• If you are citizen of an European Union member nation, you may not use this service unless you are at least 16 years old.

  • Whenever you search in PBworks, Dokkio Sidebar (from the makers of PBworks) will run the same search in your Drive, Dropbox, OneDrive, Gmail, and Slack. Now you can find what you're looking for wherever it lives. Try Dokkio Sidebar for free.



Page history last edited by PBworks 15 years, 3 months ago

Investigative Journalism and Blogs


The following is a work in progress of a chapter for the book 'Investigative Journalism'. Please make any edits, changes, corrections, additions, etc. by clicking on 'Edit page' above and logging on with the password 'bij'.




This chapter will look at the relationship between investigative journalism and blogs, beginning with a brief history of the technology and its journalistic uses, before exploring three areas where blogs and new media technologies have become important tools in investigative journalism: in sourcing material; in disseminating the results of fieldwork; and as a source of funding.


In the course of addressing these areas it is important to recognise the importance of blogging's history in shaping its contents, while being wary of falling into technological determinism. No technology is neutral, and all technologies have their own cultural histories that influence the content, cultures and uses that grow up around them - histories that are influenced by the actors that play a part in their development. This chapter provides a brief overview of those histories, while also recognising that the blog genre and technologies are still in flux.


Who gets to call themselves a journalist - and the value of 'amateurism' in reporting - has been a recurring theme during the rise of citizen journalism, and the second part of this chapter deals with that 'pro-am' debate, arguing that amateur bloggers perform an important role outside of the commercialised, bureaucratised work processes of professional journalists, while also noting how the blog form has been 'co-opted' by the mainstream media.


The section on sourcing looks at the rise of reader contributions and crowdsourcing as methods of gathering, refining and checking information - and notes the related potential for increased reader engagement from a journalistm that previously "reduced publics to spectators" (Bromley, 2005: 321). The section on publishing then looks at how the potentially limitless time and space of new media technologies have opened up new possibilities for publishing source material and escaping the time-bound nature of traditional news. It is argued that the conversational and iterative nature of new media technologies offers an opportunity to rebuild public trust in journalism through transparent working practices, while networked digital distribution technologies offer a way to circumvent censorship and build international audiences. At the same time, readers should be wary of falling into technologically determinist perspectives that herald an age where 'everyone is a journalist' or, indeed, no one is.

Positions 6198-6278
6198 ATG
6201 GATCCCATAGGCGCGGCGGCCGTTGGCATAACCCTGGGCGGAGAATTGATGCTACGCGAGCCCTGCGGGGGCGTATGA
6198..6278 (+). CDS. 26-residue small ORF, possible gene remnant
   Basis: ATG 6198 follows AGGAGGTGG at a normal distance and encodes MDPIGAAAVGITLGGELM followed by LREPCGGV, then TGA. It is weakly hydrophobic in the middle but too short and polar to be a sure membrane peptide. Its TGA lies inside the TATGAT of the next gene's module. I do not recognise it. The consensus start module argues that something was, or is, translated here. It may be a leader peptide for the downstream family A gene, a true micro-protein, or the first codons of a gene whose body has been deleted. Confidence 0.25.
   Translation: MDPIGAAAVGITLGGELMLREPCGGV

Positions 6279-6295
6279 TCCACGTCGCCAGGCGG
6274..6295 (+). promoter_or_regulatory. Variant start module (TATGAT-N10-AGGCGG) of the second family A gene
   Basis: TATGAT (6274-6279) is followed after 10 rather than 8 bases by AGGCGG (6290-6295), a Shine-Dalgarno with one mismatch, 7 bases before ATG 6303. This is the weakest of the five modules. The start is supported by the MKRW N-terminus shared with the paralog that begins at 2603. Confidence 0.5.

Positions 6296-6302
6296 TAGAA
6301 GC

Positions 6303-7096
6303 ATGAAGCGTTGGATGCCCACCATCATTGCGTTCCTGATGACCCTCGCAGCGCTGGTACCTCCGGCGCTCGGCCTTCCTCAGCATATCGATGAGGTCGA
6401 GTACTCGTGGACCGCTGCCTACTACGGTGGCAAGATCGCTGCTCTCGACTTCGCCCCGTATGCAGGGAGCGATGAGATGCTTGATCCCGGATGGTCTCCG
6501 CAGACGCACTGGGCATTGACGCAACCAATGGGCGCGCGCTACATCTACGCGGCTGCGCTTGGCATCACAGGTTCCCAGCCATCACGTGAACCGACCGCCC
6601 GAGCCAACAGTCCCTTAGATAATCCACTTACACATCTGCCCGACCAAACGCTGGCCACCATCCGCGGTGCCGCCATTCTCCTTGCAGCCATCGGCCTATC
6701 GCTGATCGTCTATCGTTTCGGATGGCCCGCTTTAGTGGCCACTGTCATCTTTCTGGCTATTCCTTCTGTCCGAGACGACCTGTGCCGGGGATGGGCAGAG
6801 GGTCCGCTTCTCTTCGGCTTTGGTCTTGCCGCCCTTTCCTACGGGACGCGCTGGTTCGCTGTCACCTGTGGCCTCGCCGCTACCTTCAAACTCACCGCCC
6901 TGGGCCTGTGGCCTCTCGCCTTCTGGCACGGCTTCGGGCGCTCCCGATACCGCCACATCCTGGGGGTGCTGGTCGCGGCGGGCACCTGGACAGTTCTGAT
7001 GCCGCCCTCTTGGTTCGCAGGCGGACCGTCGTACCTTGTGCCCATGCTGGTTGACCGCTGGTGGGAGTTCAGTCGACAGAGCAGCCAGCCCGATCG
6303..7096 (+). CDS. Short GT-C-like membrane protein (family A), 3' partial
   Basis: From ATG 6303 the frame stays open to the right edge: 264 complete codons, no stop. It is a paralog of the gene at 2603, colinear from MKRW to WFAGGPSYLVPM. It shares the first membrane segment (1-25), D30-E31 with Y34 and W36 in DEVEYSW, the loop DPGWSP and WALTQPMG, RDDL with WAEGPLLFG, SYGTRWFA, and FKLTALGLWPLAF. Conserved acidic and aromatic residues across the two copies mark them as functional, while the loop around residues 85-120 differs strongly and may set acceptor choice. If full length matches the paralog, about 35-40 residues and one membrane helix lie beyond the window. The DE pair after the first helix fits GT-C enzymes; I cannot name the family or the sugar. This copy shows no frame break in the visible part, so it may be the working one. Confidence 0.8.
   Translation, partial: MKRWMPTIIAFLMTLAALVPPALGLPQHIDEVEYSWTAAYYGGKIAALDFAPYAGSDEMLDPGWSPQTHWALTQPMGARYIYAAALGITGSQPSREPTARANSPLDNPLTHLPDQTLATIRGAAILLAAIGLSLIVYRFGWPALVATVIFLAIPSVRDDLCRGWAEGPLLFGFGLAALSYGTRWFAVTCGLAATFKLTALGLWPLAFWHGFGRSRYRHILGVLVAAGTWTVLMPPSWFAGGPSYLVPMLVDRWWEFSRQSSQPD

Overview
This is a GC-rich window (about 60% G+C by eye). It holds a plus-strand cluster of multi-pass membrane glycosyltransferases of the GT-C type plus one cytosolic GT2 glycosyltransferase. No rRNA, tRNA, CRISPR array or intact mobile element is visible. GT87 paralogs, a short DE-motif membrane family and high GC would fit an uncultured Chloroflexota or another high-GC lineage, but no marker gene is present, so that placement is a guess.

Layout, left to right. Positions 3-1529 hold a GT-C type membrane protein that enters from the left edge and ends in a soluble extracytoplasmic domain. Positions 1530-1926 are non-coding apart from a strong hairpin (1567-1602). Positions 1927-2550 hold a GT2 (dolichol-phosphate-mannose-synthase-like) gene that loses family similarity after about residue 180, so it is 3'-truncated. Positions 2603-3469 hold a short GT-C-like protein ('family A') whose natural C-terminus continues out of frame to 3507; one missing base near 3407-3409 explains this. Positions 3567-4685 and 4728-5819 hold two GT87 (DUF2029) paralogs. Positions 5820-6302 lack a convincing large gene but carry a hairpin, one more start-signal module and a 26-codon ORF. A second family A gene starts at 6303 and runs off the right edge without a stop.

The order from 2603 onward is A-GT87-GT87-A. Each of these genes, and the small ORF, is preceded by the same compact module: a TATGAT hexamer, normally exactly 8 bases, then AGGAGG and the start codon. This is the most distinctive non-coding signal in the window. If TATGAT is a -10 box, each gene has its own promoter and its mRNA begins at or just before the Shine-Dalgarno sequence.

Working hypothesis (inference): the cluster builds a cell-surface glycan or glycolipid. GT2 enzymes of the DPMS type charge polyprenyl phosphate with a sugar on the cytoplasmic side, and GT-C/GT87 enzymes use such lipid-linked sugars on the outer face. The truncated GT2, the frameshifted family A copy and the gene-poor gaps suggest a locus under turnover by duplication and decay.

A final section looks at how the already creaking economic structures underpinning traditional journalism have been further weakened by new media technologies, and how investigative journalists are turning to the internet for new ways of funding - some directly through reader donations or sales of related products; others through foundations, advertising and licensing; most through a mix of all of the above. Finally, the conclusion addresses the strengths and weaknesses of investigative journalism in a new media age, and proposes that its future lies along a number of paths - but that ultimately the cultures of the newsroom and the boardroom will dictate what happens next - not the technology itself.



Blogging and journalism (also in Portuguese)


The amateur-professional debate (also in Portuguese)















Comments (0)

You don't have permission to comment on this page.